“Oh, no, that was before the days of barrel racing,” he said. “But she did enter some sort of horsemanship event at the rodeo. Maybe you’ve heard about the saddle she won?”

    I nodded.

    Uncle Al shook his head. “It’s too bad about that saddle. I don’t think she ever got to use it.”

    “She didn’t?” I said.

    “Nope. She sold Flash right after that.”


    “Oh, I have my suspicions. But the person who might know is my brother Bill.”

    I hugged my notebook as I entered the rest home. Uncle Bill, Grandma’s next oldest brother, always made me a little nervous. He tended to get confused when he talked. But today he seemed sharp.

    “Why did Annie sell her horse?” he repeated, leaning forward in his wheelchair. “Well, the Depression was coming on. I told her it didn’t matter; I could earn the money myself. But she had already made up her mind. Maybe you know how bullheaded she could be. She wanted to do her part for my mission. She said she couldn’t stand watching Flash eat hay in the barn while I might be hungry in England.”

    “And she sold her new rodeo saddle too?” I said.

    “Well, I don’t recollect that she did,” replied Uncle Bill, scratching the top of his head. “I think she kept that saddle a long time, hoping to buy another horse so she could be a trick rider. Then later on she hoped to have a daughter to give it to. To be honest, I don’t know what happened to that saddle.”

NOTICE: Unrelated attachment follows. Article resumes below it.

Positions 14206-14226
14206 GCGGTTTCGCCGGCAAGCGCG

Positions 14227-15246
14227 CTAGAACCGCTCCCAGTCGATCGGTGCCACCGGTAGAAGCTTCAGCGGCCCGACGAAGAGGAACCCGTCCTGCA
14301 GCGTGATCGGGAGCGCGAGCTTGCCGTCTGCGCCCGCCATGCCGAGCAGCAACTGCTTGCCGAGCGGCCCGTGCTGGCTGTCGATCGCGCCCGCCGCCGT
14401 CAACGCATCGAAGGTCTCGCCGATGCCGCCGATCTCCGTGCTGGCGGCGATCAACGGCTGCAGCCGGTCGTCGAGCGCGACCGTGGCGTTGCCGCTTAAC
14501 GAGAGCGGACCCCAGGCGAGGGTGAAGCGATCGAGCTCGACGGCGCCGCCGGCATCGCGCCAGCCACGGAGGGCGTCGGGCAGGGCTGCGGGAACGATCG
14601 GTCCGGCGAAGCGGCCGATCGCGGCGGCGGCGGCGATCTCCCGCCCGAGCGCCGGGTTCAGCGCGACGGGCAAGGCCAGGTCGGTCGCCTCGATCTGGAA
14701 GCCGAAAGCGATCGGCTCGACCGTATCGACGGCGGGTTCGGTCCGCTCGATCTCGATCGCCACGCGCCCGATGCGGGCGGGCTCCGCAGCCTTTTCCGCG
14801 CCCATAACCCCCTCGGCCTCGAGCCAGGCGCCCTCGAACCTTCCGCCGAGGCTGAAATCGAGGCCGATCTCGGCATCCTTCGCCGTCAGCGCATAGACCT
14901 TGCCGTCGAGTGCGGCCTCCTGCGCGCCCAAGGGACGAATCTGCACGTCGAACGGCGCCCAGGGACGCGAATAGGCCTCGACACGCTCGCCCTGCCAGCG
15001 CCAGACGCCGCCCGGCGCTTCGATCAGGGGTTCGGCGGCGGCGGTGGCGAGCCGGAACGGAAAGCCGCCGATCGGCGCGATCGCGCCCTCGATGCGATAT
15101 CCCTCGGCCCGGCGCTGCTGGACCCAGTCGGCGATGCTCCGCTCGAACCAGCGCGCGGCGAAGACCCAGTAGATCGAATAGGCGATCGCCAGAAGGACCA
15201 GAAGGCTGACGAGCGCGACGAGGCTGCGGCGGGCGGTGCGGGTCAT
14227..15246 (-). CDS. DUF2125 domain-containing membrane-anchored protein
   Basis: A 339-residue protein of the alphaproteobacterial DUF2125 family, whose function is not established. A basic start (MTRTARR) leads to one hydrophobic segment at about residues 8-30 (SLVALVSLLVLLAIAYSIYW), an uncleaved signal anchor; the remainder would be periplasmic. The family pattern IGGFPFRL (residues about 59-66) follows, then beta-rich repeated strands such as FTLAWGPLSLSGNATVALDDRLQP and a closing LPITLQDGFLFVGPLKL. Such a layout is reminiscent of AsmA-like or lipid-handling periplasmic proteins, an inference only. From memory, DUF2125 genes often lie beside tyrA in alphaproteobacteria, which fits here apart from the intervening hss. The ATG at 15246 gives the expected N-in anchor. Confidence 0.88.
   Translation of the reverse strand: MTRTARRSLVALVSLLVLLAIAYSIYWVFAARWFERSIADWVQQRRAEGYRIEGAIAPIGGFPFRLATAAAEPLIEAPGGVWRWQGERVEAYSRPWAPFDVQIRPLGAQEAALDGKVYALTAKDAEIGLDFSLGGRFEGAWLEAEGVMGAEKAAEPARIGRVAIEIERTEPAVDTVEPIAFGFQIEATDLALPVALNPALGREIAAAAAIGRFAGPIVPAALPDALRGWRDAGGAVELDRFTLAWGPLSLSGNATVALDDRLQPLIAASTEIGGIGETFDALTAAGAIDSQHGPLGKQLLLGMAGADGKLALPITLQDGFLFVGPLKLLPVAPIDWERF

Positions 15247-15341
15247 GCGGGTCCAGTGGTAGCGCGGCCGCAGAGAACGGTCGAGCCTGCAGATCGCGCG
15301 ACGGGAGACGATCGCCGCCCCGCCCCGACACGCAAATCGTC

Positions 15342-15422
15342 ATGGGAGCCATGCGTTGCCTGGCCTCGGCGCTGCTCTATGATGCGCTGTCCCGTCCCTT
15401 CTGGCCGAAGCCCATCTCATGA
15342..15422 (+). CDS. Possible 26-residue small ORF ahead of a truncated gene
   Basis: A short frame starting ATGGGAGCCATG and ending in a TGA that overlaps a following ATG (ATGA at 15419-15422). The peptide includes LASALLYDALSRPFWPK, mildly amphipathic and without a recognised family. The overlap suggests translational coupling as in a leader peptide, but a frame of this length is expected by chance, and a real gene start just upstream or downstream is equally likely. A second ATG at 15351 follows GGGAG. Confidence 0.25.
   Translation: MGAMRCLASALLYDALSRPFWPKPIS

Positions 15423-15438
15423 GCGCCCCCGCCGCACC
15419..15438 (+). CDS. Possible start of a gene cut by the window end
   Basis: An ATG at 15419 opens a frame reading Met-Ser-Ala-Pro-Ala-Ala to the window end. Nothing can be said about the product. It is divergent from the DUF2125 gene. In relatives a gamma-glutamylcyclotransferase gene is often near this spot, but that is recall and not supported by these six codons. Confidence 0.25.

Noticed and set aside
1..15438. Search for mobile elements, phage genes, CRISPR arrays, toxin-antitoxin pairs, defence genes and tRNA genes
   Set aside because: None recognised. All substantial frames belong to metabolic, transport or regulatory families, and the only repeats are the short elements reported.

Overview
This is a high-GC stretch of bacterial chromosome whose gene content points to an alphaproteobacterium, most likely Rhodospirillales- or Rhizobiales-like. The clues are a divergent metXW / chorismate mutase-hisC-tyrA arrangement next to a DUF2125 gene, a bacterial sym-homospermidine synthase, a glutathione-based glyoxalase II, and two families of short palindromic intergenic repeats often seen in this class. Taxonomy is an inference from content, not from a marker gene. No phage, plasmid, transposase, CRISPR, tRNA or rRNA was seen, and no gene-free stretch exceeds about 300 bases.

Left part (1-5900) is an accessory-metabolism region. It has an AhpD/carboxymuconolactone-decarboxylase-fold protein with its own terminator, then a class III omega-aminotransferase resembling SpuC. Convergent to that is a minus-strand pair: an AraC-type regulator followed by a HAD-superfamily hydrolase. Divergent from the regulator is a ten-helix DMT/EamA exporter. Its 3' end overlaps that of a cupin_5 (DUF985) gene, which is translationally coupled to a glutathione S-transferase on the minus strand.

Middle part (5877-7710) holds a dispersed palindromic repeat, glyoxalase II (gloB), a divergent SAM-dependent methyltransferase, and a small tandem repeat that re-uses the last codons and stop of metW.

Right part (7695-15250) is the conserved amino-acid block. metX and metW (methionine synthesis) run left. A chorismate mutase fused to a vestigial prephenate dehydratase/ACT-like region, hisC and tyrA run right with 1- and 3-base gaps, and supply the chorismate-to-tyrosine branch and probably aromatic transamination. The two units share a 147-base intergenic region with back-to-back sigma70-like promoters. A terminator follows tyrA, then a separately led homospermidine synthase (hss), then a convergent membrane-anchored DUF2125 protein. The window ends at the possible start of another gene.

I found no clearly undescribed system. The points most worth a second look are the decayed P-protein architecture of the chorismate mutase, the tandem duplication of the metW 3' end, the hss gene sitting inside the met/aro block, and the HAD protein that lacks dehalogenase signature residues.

I had almost completed Grandma’s history by the time I found out what happened to her prize saddle. I ran across a letter from Bishop Jensen in the box of papers Uncle Sid had given me.

    “Dear Annie: I know how you like your gifts to be anonymous. But I just wanted to tell you how thrilled the Hansens are with your saddle. They were afraid of paralysis after the accident, but now their little Marie seems determined to put that saddle on a horse. I knew you wanted your saddle to go to a girl who loves horses, and there’s no doubt Marie loves horses.”

    I finished Grandma’s history and made copies for my family. Everyone was thrilled, including Bishop Jensen, who turned 100 years old the day I gave him his copy.

    By the way, I never did beat that sassy blonde from Glenville in the barrels. She got married that summer and moved away. But the next year, I shortened my stirrups a notch like Grandma said and won second place. First place went to Rebecca Williams, who happened to be “little” Marie Hansen’s daughter.

    Grandma’s saddle deserved to win first.

    Illustrated by Paul Mann